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Mathematical Foundations for a Compositional Account of the Bayesian Brain

by   Toby St. Clere Smithe, et al.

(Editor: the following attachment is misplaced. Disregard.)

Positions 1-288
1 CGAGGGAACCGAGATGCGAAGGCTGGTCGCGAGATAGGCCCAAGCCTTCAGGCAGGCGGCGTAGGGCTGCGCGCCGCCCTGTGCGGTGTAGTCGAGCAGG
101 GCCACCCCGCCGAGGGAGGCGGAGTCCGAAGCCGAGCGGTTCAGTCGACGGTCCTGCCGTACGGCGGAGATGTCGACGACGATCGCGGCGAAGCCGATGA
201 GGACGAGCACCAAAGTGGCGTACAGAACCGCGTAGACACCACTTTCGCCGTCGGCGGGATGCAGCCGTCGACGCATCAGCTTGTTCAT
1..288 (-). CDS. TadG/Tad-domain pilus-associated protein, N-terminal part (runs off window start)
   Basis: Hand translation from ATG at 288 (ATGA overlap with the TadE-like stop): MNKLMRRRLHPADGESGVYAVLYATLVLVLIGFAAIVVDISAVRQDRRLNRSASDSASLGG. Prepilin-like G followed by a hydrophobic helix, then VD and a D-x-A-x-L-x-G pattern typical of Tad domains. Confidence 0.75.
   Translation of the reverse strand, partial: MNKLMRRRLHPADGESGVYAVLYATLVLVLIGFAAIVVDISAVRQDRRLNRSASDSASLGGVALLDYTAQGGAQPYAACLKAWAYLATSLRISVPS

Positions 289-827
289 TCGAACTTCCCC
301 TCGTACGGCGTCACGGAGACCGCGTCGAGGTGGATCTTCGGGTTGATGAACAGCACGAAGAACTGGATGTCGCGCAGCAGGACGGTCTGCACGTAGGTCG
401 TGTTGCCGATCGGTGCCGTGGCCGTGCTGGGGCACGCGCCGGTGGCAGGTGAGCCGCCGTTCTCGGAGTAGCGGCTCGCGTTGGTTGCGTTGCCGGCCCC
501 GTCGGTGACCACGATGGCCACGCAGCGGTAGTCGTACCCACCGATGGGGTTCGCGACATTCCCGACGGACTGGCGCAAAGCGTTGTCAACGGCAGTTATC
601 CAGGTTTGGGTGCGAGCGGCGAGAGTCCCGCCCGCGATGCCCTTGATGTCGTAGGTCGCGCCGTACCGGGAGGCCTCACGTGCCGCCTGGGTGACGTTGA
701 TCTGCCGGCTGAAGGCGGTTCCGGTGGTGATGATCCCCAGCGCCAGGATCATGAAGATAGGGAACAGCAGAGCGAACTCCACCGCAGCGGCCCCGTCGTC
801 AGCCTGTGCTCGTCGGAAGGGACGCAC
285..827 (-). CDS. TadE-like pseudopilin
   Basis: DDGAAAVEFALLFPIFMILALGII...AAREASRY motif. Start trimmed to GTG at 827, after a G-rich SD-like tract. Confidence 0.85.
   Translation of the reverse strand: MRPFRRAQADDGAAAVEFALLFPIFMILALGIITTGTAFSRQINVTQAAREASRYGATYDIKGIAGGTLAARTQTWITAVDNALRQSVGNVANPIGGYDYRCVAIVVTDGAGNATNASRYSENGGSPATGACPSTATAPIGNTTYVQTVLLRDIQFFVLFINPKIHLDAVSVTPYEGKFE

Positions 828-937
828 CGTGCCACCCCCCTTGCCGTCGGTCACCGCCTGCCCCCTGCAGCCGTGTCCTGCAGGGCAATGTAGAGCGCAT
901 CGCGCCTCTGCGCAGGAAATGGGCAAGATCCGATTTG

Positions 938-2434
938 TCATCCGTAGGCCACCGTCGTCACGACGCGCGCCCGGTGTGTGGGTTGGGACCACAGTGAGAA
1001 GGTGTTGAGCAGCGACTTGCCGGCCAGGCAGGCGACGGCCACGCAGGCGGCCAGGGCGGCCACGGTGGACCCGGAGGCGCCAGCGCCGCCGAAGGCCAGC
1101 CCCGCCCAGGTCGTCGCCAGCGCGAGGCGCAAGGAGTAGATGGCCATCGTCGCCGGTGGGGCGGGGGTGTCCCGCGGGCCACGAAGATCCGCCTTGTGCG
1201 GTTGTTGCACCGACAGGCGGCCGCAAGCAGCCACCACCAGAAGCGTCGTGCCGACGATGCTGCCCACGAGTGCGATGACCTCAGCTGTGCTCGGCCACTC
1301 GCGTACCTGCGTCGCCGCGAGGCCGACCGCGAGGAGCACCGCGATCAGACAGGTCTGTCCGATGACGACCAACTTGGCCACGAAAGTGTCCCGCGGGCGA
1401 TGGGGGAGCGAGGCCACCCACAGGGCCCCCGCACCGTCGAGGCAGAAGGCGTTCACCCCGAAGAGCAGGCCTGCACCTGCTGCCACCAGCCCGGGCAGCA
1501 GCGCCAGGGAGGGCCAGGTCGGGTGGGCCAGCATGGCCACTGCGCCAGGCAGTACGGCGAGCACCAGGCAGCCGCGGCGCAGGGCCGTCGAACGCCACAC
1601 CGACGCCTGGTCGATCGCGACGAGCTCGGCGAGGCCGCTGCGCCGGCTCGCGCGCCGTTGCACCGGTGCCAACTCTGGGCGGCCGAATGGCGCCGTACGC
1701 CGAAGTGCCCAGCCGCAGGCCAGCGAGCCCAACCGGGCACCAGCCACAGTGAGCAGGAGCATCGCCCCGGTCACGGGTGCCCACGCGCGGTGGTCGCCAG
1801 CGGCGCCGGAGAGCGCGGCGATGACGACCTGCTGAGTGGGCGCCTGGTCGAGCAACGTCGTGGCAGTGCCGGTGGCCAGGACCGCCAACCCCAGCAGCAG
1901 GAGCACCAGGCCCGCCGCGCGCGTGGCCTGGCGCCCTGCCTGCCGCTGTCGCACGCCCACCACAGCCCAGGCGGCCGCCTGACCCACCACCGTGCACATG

This dissertation reports some first steps towards a compositional account of active inference and the Bayesian brain. Specifically, we use the tools of contemporary applied category theory to supply functorial semantics for approximate inference. To do so, we define on the `syntactic' side the new notion of Bayesian lens and show that Bayesian updating composes according to the compositional lens pattern. Using Bayesian lenses, and inspired by compositional game theory, we define categories of statistical games and use them to classify various problems of statistical inference. On the `semantic' side, we present a new formalization of general open dynamical systems (particularly: deterministic, stochastic, and random; and discrete- and continuous-time) as certain coalgebras of polynomial functors, which we show collect into monoidal opindexed categories (or, alternatively, into algebras for multicategories of generalized polynomial functors). We use these opindexed categories to define monoidal bicategories of cilia: dynamical systems which control lenses, and which supply the target for our functorial semantics. Accordingly, we construct functors which explain the bidirectional compositional structure of predictive coding neural circuits under the free energy principle, thereby giving a formal mathematical underpinning to the bidirectionality observed in the cortex. Along the way, we explain how to compose rate-coded neural circuits using an algebra for a multicategory of linear circuit diagrams, showing subsequently that this is subsumed by lenses and polynomial functors. Because category theory is unfamiliar to many computational neuroscientists and cognitive scientists, we have made a particular effort to give clear, detailed, and approachable expositions of all the category-theoretic structures and results of which we make use.


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